World’s second largest economy, Japan, with one trillion dollar economy admitted last Sunday that it too now has officially entered recession, as did Germany last week. And Japan announced 105.8 billion dollars stimulus plan to prevent further economic deterioration. The United States government approved 700 billion dollars financial rescue bill and German Chancellor Angela Merkel signed twelve billion dollars rescue package in addition to fifty billion Euros stimulus plan. China also announced 586 billion dollars stimulus plan to shore up its own economy. And last Saturday, an emergency G-20 economic summit was convened in Washington, DC, to end the global credit crunch, and worldwide financial downturn.

Sadly, the impact of latest financial crisis will be quite severe on the people of Burma. First, there are millions of Burmese workers in Thailand, Singapore, Malaysia, India, China and Japan. And their livelihood will be greatly diminished by worldwide economic downturn. Cross border trade is already on the decline, and hard time of those families depending on Burmese workers will only get harder. Secondly, even temporary price decline from global slowdown will not benefit the people who are without social or economic safety net provided by their own government. The situation in Burma will be becoming more and more tense after each passing day.

Thirdly, price increase during global economic recovery will also be disastrous for the Burmese people as Burma exports cheap raw materials, and imports more expensive finished products, including toothpaste and soap. The majority of the people in the country are suffering. Finally, while Burmese currency continues to lose value and imports prices climb higher; Burmese people already burdened with unemployment, inflation, real estate and investment losses, on top of iron clad repression of the military junta, will suffer even more.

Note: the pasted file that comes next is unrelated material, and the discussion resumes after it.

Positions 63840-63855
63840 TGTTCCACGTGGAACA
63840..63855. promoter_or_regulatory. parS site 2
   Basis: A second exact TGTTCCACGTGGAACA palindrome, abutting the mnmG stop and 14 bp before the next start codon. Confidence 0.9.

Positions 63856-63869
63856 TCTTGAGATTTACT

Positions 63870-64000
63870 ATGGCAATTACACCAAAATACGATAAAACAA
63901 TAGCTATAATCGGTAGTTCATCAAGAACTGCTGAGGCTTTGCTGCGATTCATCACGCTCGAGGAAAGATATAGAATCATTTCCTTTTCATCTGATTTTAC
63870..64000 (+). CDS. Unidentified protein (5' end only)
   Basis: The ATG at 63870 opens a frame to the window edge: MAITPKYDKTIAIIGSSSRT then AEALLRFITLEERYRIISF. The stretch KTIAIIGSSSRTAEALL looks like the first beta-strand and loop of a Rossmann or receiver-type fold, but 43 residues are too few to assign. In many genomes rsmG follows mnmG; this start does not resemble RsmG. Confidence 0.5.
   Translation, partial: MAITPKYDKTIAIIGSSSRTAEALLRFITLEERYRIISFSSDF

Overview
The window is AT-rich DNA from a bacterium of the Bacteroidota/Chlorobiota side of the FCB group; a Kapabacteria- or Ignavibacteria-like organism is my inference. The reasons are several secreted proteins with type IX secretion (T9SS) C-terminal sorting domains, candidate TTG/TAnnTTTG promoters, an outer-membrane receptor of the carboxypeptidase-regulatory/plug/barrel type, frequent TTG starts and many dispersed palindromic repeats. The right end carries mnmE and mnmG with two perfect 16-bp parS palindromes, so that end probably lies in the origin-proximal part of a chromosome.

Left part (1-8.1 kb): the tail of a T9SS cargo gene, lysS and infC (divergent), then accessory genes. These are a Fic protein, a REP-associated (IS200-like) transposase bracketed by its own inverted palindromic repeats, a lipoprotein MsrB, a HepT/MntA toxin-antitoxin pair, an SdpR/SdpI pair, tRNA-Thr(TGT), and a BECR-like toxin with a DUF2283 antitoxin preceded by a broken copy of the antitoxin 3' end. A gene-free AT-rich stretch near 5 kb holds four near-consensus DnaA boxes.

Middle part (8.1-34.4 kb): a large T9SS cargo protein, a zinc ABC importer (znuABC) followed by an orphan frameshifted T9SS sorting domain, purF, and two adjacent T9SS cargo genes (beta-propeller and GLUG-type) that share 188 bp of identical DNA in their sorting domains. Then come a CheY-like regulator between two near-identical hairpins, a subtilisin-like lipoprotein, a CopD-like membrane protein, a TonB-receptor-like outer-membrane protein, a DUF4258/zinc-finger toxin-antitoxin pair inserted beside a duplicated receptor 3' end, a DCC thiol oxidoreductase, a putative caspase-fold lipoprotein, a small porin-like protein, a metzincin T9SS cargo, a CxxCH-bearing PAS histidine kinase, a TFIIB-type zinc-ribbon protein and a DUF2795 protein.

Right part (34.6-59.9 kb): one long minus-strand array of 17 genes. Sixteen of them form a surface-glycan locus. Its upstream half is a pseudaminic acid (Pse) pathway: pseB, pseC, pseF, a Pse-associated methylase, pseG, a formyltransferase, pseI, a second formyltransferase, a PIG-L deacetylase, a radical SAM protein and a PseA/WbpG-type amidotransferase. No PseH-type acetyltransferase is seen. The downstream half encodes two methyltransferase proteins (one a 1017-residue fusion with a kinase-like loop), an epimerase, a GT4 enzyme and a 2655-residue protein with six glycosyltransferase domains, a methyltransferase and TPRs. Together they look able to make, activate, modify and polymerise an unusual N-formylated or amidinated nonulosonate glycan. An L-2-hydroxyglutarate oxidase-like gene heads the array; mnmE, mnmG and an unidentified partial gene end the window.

But while the world deals with economic tsunami, Burmese junta has been busy handing down sixty five years prison terms to brave political leaders and monks who protested against severe economic conditions and commodity price increases on behalf of their people in Burma last year. Unfortunately, as army generals continue to rule Burma without apparent legitimacy instead of working to solve economic and political crisis; only the scheme for 2010 forced elections under the guns is paramount in the mind of junta leaders. Instead of looking toward rapid economic adjustment and finding a solution to the country’s economic malaise, the regime is trying to escalate tension with opposition groups and civilian population.

Since an average Burmese will live only to fifty three year of age, by sentencing the activist leaders sixty five years in prison, military generals in Burma have mocked the world by openly brutalizing the people they have sworn to protect. Burma cannot wait another sixty five years to be free from the tyrannical power. Economic crisis can become a force for change as it almost did in 1988 in Burma. And during such crisis the world must make sure to stand with the people of Burma not with their oppressors.

(The writer is a former Central Executive Committee member of the All Burma Federation of Student Unions (1988) and currently serves as the Research Director of Justice for Human Rights in Burma. He graduated from Indiana University, and earned his MBA from Indiana Wesleyan University.)